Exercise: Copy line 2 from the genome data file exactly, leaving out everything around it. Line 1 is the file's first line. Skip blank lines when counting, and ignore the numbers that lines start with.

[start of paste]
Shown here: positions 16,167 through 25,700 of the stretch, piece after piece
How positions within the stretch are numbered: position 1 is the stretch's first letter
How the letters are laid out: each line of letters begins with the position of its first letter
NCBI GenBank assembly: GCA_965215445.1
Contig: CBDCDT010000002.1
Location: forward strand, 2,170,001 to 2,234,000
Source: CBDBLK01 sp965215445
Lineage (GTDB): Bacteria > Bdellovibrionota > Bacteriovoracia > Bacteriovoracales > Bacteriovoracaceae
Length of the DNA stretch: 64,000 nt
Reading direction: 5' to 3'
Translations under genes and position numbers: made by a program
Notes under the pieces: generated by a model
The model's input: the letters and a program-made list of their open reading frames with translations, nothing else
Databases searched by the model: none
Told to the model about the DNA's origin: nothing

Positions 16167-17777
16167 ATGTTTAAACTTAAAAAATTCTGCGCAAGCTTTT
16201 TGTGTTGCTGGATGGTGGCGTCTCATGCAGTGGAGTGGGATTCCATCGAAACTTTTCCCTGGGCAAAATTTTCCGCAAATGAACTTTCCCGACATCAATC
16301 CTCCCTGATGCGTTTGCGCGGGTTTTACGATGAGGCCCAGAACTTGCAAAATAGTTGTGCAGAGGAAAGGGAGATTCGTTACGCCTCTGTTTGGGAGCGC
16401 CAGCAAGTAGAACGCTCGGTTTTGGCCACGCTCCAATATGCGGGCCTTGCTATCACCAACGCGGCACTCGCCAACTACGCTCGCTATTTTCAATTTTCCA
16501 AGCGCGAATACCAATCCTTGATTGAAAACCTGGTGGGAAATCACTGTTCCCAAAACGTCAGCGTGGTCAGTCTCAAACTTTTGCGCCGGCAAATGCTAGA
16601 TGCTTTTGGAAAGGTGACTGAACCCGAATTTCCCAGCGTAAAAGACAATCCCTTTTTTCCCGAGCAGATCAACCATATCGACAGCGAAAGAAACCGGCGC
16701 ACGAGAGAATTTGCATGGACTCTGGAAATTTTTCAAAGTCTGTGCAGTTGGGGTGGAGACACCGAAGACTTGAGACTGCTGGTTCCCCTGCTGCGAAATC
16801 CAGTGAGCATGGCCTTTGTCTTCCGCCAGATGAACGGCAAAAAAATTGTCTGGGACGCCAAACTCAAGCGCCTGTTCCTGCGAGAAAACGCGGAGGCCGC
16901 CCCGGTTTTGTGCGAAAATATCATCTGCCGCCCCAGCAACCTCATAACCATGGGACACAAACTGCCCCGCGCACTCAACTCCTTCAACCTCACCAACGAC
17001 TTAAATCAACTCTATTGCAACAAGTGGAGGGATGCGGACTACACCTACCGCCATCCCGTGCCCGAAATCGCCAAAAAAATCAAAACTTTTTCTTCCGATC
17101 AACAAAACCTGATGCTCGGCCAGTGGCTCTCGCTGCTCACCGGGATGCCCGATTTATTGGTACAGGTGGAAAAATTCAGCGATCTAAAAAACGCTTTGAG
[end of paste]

How positions within the stretch are numbered: position 1 is the stretch's first letter